While a dilated umbilical vein has been reported as a sonographic sign associated with hydrops, it is not sufficiently sensitive to be used as a marker for severe anemia 3,4.
Roberts et al5 reported that the length of the right lobe of the liver was greater than the 90th percentile in fetuses with a hemoglobin of ?10 gm/dl (Fig. 1). However, the authors were concerned about the reproducibility of liver lengths between centers. Fetal position also played an important role - the right lobe of the liver must be up to obtain an accurate measurement.
Splenomegaly due to increased erythropoiesis, congestion and red cell destruction is also an acknowledged late finding of fetal anemia. In fetuses with severe anemia, the splenic perimeter measured at the level of the abdominal circumference, has a sensitivity of 63.6%, specificity of 91.7%, and a positive predictive value of 70% (Fig. 2)6. Since extramedullary erythropoiesis begins between a hemoglobin of 5 and 7 gm/dl, splenomegaly does not predict mild to moderate anemia. After intravascular transfusion the splenic perimeter decreases in size7.
Prior to the onset of hydrops, the sonographic manifestations of severe anemia are, in order, polyhydramnios, increased placental thickness (Fig. 3), hepatosplenomegaly and ascites (Fig. 4)4. Holosystolic tricuspid regurgitation generally precedes the development of ascites and hydrops8. Unfortunately, none of these sonographic parameters can distinguish mild from severe anemia. The speed with which anemia develops, as well as the individual fetal response to anemia are additional factors that result in the manifestation of hydrops at variable hemoglobin levels9. A fetus may be able to compensate for a gradual onset of anemia with hepatosplenomegaly. However, with a more rapid breakdown of red cells, anemia may occur without hepatosplenomegaly.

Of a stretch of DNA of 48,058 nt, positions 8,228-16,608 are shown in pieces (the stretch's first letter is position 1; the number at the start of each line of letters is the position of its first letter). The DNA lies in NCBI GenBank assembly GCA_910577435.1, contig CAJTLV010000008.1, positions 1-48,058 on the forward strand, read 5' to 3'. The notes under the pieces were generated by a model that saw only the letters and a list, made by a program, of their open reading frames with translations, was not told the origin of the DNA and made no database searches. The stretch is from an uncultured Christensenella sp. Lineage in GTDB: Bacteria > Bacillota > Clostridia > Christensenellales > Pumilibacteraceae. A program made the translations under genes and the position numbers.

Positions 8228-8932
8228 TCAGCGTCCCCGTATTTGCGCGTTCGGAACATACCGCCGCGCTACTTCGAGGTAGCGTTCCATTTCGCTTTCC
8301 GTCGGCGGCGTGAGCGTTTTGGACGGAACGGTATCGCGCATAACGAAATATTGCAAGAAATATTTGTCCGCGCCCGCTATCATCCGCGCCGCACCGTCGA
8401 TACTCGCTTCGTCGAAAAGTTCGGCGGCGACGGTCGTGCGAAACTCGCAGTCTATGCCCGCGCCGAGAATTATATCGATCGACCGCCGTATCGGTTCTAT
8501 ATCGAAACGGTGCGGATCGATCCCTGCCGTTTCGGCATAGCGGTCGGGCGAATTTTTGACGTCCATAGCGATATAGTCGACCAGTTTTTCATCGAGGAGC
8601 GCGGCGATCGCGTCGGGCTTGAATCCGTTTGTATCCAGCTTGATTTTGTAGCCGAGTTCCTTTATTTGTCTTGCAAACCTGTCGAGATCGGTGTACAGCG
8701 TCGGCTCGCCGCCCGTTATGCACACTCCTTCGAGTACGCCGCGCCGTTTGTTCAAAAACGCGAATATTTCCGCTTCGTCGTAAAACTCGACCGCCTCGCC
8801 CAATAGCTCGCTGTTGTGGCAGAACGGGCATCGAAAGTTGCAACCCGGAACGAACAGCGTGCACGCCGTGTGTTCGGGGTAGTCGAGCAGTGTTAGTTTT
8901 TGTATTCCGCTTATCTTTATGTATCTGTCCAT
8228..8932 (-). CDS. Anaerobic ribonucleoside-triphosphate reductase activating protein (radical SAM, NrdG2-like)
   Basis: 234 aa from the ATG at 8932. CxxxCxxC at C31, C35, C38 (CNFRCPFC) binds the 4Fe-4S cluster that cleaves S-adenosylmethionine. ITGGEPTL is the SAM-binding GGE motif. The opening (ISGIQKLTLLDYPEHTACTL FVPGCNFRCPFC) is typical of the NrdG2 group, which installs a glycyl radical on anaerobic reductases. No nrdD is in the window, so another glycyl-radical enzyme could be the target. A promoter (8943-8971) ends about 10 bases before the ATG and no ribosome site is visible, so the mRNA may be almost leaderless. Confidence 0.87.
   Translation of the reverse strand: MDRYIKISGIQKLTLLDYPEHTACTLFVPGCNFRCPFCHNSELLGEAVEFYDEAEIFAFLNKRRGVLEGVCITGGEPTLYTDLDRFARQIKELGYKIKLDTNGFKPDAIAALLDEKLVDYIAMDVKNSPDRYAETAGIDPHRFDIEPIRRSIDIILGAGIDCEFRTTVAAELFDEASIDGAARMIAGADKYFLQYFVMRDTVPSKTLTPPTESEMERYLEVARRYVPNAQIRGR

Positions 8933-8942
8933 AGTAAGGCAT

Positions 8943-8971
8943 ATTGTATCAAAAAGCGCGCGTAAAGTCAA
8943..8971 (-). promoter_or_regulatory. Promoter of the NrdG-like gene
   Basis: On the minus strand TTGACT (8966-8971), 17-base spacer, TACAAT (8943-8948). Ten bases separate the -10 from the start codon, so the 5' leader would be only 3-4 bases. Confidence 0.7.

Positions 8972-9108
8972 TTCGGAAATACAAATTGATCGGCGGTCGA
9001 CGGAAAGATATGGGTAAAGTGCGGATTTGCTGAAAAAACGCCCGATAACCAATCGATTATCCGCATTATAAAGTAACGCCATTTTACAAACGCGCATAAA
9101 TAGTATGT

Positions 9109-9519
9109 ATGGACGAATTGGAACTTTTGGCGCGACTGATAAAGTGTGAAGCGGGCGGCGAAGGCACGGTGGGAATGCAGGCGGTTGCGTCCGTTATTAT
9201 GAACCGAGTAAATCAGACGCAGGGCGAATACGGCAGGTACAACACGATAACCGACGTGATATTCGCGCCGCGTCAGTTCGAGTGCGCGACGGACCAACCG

Fetal cardiac output increases as a compensatory response to anemia. While the mean cardiac output is increased prior to transfusion, the value is within one standard deviation of a control group10. Hence, the increase in cardiac output cannot be used to reliably predict the extent of fetal anemia. As the severity of anemia increases, cardiomegaly (Fig. 4) gives rise to mitral and/or tricuspid regurgitation (Fig. 5). Marked hypertrophy of the ventricular chambers will eventually occur. After intravascular transfusion to correct anemia, fetal cardiac output declines. It has been postulated that the increase in blood viscosity with transfusion results in an increase in cardiac afterload. As a result, stroke volume declines and cardiac output falls to the normal range11.
The maternal Rh titer is the initial step in the evaluation of an Rh-sensitized patient.